Please see Pitzhanger Manor House & Gallery's website for further details about Walpole Park.
Where is it?
Walpole Park is located at the edge of Ealing Broadway behind Pitzhanger Manor House. The principal roads surrounding the parks are Culmington Road, Mattock Lane, Ealing Green Street, Windermere Road, Lammas Park Gardens, and Disraeli Road.
On foot: Less than five minutes walk from the Uxbridge Road, a major east-west route, which runs through Ealing town centre.
Bus: Many buses converge in Ealing town centre from all directions. Major routes include 65 from the south (Richmond), 207, 427, 607 east-west routes (from Shepherd’s Bush towards Uxbridge), 83 from the north (Golders Green).
Tube: Ealing Broadway (Central and District lines), the site can also be accessed from Northfields and South Ealing tube stations (Piccadilly Line).
Train: Ealing Broadway - overland train routes from Paddington to Reading.
Parking: No dedicated car parking but there is meter parking on Mattock Lane adjacent to the park and non-resident parking on Culmington Road (controlled parking zone restrictions apply).
- Pitzhanger Manor House and Gallery
- Spencer's Café
- Two ponds
- An adult fitness area - will be completed in the near future
About the park
Walpole Park is one of the most important parks in the borough and provides the main recreational space for the area.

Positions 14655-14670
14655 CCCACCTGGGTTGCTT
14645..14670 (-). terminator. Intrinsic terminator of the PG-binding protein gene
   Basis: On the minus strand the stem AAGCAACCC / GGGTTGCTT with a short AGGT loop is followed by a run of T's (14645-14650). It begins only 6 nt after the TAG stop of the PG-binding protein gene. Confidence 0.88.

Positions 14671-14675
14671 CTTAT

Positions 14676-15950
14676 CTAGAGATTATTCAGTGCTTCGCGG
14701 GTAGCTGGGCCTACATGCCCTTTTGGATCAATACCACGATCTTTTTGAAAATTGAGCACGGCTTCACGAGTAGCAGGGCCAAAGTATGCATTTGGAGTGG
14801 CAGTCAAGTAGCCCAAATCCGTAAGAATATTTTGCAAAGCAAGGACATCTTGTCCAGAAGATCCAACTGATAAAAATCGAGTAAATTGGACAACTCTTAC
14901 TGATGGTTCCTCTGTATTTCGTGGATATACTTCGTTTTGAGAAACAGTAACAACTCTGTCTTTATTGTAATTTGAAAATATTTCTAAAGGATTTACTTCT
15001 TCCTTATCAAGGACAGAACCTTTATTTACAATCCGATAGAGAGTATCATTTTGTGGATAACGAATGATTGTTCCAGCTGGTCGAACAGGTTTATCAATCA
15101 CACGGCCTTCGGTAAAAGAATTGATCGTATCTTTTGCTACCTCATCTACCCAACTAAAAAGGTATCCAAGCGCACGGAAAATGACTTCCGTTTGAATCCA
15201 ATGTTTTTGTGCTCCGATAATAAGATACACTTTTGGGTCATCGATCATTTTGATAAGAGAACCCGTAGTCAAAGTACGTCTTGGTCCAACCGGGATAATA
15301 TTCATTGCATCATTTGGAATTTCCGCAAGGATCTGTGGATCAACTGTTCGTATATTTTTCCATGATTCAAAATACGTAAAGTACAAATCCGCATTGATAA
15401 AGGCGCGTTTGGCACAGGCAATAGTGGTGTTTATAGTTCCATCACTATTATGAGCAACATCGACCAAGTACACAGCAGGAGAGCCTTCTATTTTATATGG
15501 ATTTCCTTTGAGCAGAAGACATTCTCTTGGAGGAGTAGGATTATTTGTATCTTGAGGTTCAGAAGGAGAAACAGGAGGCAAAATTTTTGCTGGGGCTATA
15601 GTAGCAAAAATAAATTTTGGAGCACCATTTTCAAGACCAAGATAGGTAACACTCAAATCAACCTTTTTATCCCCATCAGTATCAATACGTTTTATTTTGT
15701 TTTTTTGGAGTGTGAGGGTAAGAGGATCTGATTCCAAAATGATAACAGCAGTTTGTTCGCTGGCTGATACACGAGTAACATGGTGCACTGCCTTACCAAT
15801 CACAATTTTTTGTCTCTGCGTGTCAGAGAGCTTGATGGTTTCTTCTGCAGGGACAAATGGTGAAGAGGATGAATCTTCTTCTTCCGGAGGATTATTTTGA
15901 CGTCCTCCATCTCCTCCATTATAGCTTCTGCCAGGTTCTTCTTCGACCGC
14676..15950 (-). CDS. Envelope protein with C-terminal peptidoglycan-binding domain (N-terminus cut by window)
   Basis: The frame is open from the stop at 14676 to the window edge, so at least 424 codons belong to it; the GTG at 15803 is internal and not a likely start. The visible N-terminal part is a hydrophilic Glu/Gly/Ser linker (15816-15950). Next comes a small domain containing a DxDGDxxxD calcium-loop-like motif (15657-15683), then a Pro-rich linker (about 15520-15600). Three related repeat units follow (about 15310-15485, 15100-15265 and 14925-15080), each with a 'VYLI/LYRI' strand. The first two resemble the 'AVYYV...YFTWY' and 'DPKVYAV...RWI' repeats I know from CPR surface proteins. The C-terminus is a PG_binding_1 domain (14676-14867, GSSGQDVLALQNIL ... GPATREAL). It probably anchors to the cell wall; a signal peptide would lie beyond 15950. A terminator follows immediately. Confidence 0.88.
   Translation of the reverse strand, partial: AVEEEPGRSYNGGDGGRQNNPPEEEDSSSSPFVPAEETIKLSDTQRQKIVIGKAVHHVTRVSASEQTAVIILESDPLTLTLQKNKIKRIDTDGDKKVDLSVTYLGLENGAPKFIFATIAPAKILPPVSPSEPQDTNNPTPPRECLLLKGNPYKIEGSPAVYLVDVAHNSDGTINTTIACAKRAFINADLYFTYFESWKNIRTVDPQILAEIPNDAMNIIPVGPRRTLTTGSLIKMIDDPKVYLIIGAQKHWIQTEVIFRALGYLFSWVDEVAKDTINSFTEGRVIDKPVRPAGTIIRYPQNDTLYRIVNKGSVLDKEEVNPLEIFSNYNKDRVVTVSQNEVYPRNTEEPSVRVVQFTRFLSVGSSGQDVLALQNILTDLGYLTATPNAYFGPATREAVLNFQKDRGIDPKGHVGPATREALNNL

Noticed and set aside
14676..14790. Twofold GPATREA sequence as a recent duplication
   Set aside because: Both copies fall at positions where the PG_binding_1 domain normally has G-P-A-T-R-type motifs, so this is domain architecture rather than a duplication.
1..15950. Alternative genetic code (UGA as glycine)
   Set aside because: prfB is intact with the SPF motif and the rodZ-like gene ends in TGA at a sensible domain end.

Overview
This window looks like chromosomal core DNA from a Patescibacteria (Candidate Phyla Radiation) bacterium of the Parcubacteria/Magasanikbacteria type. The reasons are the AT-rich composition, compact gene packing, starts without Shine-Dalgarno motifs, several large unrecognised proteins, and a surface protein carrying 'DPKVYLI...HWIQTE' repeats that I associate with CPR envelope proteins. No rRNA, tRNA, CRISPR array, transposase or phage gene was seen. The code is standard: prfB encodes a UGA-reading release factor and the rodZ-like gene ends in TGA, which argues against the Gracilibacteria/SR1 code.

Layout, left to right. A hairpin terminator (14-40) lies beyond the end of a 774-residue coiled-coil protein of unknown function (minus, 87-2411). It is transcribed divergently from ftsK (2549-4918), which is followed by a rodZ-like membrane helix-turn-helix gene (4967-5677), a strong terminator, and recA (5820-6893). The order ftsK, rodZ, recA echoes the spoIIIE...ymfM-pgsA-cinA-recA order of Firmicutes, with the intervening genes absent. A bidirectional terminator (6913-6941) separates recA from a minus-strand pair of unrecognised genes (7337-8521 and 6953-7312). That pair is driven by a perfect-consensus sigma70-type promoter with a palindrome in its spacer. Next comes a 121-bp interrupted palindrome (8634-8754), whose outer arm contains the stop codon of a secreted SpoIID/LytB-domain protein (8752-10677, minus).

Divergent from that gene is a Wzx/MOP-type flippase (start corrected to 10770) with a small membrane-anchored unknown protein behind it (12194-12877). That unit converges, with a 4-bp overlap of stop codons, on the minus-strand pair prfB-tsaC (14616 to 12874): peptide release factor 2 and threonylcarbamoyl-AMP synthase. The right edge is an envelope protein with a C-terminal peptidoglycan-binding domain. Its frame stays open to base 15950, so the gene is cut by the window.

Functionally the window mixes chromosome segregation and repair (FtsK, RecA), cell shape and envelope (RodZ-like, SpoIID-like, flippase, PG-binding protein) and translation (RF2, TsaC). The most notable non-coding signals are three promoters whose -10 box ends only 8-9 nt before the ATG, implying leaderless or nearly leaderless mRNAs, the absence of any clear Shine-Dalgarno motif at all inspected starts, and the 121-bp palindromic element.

The park is a significant, much-used formal park in the heart of the borough and is the site of Ealing Summer Festival.
It forms part of a larger network of green spaces that provide essential respite from the pressures of urban living whether it is for recreation, an alternative ‘rural’ pedestrian route or a location for alfresco lunches for office workers.
It is the focus of active recreation containing a small café and children’s playground and provides space for quiet contemplation and relaxation.
Ealing Council is in the process of restoring Walpole Park to its former Regency glory through a Heritage Lottery Funded project.
Brief history of site
The park was once part of the estate grounds of a house now known as Pitzhanger Manor, which stands on the northeast side of the park.
In 1800 ‘Pitzhanger Manor-house, and about 28 acres of land was sold to the famed architect John Soane (1753-1837) for the sum of £4,500. Sir John Soane, architect of the Dulwich Picture Gallery and the Bank of England, redesigned Pitzhanger Manor as his ‘ country’ residence.
The immediate setting of the house remained largely rural until the mid 19th century with both the Rocque Map of 1746 and the later map of Ealing of 1828 showing the house set amongst a series of detached villas lining Ealing Green but with comparatively little other development elsewhere.
The existing cedar trees on the west lawn date back to the 18th century. Half way across the park a long rectangular fishpond was constructed, corresponding with an old field boundary and it may therefore have been from an earlier drainage ditch. The grounds were opened as a municipal park in May 1901.
Walpole Park, being a formal park largely consisting of mown grass and large trees, is not of major significance for wildlife. The park’s boundary is, however, well edged with a diversity of plants, offering habitat opportunities for bird and mammal species.
Walpole Friends: A new park friends group has been set up who will take an active part in arranging events and activities. The group needs people who are willing to contribute their time and effort. If you would like to get involved please email: email@example.com